Letter / Shame of our underfunded urban forest

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THE Minister, Simon Corbell, has announced that the Gungahlin-to-city light-rail corridor will get an extra 1000 trees as part of the Capital Metro Stage One.

quillHe said that despite 860 trees being removed, 1800 would be planted in their place.

Is this a further justification for the light rail project, by implication that if the light rail does not go ahead the extra 1000 trees would not be planted?

With so many trees reaching the end of their healthy life, especially the eucalypts, this is evidently part of the spurious reason for removing all the trees in Northbourne Avenue.

It is incumbent of the government to look after and respect our existing assets. Unfortunately, this is tied in with insufficient government funding to look after our urban forest.

While older trees are more costly to prune and maintain, according to the “Urban Trees Asset Management Strategy 2005-2022” prepared by TAMS: “Current ACT funding is only sufficient to respond to maintenance requests from the public and does not provide for systematic inspections and maintenance of trees”.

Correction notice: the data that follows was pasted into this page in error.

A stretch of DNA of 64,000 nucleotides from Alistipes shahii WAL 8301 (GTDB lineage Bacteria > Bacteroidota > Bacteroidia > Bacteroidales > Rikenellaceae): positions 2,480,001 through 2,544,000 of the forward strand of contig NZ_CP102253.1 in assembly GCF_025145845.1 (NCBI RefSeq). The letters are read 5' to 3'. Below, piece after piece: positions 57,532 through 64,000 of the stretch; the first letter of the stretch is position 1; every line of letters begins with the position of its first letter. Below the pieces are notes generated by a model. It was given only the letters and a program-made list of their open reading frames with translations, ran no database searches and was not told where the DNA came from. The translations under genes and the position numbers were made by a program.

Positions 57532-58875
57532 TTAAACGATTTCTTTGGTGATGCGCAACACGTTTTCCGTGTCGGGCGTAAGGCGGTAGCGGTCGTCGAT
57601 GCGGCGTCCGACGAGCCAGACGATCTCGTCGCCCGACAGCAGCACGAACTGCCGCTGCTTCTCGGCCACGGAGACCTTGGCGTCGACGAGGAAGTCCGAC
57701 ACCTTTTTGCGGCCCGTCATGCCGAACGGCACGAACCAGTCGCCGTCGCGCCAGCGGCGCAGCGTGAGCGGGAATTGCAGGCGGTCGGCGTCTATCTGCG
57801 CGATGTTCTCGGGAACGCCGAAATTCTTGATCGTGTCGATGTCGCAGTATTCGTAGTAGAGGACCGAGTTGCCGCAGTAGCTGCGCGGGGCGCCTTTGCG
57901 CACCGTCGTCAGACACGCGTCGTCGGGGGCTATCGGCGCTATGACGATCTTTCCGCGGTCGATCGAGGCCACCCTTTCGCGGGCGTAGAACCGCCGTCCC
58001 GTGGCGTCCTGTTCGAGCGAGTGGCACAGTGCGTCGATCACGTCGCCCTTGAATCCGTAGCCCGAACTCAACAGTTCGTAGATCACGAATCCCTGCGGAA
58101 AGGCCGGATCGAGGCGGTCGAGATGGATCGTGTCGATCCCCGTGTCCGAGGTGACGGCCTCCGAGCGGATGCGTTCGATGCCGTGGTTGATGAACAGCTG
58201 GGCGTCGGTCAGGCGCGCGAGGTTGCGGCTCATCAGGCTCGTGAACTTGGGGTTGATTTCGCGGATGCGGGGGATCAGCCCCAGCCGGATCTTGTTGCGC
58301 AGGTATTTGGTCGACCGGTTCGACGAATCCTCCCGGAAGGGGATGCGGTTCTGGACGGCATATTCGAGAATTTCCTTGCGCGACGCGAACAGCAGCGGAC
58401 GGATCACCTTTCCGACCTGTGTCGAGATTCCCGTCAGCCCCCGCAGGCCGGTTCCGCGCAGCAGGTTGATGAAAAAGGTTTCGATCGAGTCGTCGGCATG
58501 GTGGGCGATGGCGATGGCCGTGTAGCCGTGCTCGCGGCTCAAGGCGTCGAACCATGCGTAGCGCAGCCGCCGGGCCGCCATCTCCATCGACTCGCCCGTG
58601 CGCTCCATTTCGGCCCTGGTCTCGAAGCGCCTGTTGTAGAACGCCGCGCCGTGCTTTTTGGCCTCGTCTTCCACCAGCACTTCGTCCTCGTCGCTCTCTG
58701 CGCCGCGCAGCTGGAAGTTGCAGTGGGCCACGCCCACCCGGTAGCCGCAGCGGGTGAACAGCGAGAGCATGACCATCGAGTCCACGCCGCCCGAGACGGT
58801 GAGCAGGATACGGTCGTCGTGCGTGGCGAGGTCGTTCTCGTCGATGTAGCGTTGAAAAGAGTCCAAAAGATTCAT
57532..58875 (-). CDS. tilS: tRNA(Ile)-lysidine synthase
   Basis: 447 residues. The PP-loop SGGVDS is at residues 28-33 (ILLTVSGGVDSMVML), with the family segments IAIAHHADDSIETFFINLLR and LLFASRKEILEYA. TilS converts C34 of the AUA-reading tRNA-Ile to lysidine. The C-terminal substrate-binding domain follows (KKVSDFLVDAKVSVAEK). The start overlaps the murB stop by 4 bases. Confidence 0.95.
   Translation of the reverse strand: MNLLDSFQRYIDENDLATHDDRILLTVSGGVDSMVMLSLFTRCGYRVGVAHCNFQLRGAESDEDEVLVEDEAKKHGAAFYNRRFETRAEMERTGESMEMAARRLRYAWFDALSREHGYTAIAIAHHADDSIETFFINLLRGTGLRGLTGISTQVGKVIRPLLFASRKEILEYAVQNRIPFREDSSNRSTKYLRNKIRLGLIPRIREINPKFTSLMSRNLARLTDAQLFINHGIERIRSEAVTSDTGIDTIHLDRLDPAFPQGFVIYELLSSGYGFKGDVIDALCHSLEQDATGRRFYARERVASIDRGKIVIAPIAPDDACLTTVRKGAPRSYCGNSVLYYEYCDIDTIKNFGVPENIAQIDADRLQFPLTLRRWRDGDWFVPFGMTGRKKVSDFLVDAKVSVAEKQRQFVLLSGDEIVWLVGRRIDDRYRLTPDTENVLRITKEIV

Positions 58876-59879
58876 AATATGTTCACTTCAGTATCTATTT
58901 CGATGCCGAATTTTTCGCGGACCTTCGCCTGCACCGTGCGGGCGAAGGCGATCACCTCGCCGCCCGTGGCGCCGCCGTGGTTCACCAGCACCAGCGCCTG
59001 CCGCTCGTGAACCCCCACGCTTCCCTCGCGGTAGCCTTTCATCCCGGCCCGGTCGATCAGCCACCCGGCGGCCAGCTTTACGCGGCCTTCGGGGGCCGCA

Our trees are our most valuable asset. An ANU study in 2005 calculated the amenity value of Canberra’s street and park trees to have a value in excess of $1.1 billion. It would be criminal to reduce this most valuable asset of the 860 trees, but we do desperately need those 1000 extra trees.

Cedric Bryant, horticultural consultant, Watson

(EDITOR’S NOTE: Mr Bryant is our gardening columnist.

His views are not necessarily those of “CityNews”)

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